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Butch Cassidy Was Here James Knipmeyer

Butch Cassidy Was Here

James Knipmeyer

Published August 19th 2002
ISBN : 9780874807363
Paperback
175 pages
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 About the Book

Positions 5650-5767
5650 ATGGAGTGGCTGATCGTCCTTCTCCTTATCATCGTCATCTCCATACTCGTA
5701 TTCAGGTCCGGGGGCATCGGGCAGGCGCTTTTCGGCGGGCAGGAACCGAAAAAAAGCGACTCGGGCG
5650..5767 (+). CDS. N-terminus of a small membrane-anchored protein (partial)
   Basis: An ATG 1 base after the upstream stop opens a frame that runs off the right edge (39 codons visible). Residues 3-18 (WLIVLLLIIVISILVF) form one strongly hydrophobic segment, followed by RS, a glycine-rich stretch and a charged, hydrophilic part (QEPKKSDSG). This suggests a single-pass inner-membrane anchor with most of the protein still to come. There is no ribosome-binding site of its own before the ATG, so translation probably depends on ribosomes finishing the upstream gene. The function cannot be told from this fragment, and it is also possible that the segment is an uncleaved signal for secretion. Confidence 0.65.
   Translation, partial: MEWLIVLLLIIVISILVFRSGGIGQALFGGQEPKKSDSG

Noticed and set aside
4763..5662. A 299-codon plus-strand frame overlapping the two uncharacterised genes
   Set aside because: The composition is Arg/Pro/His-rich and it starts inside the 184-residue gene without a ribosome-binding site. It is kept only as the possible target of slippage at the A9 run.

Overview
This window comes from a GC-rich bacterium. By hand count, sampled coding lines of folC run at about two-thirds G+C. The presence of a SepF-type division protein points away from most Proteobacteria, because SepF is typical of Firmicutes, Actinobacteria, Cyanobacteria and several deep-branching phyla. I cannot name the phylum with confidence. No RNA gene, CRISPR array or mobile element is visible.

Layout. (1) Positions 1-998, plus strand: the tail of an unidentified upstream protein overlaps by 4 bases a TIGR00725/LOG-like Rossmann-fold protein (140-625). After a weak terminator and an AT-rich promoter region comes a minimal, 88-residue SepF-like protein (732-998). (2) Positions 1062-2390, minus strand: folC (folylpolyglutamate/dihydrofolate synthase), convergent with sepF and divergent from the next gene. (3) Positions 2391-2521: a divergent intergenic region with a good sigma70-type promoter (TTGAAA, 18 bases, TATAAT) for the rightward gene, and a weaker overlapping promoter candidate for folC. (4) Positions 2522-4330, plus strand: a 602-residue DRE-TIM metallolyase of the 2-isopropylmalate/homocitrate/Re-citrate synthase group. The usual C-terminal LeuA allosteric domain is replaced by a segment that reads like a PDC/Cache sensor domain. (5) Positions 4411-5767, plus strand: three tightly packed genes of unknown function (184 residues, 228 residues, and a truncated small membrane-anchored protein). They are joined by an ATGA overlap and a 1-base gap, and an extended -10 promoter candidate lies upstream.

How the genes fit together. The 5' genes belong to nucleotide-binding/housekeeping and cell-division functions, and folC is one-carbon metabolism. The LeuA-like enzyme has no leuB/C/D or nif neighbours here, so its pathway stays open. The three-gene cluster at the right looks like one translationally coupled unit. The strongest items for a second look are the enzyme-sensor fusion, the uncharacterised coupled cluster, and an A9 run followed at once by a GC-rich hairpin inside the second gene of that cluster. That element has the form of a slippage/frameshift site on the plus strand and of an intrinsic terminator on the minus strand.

The content of these historic inscriptions, of course, varies. Most are a name and a date, though many are simply a name or initials, while some contain only a date. Occasionally additional information is given: where they were from, where they wereMoreThe content of these historic inscriptions, of course, varies. Most are a name and a date, though many are simply a name or initials, while some contain only a date. Occasionally additional information is given: where they were from, where they were going, what they were doing or had done. But all of them proclaim to the world in one form or another that ‘I was here. I am a part of history.’- from the Introduction to Butch Cassidy Was HereFrom overpass walls to bathroom stalls, we humans can’t seem to pass up an opportunity to leave some evidence of our passing through. This urge is hardly a contemporary phenomenon and the beginnings of such activity surely date back beyond the beginnings of written language.In 1960 James Knipmeyer took the first of many vacations to the Colorado Plateau region of southern Utah and northern Arizona. During his years of hiking and camping he grew fascinated with the names and dates carved on canyon walls and painted onto rock boulders. In 1976 he set himself the modest goal of locating and photographing all of the old, historic inscriptions to be found in the area dated prior to 1900—thinking there might be some two or three hundred which he could collect in four or five years. More than twenty-five years and almost 1,600 inscription images later, his work has resulted in Butch Cassidy Was Here.Spanish missionaries and colonizers, Mormon pioneers, amateur archaeologists, outlaws, miners, and pack mail carriers all have left their mark on southwestern history—their names and dates scratched into rock with knives- carved with chisels- painted on with axle-grease from a wagon, a fire blackened stick, or even the lead of a bullet. Knipmeyer gathers them all together in a narrative survey of the West brought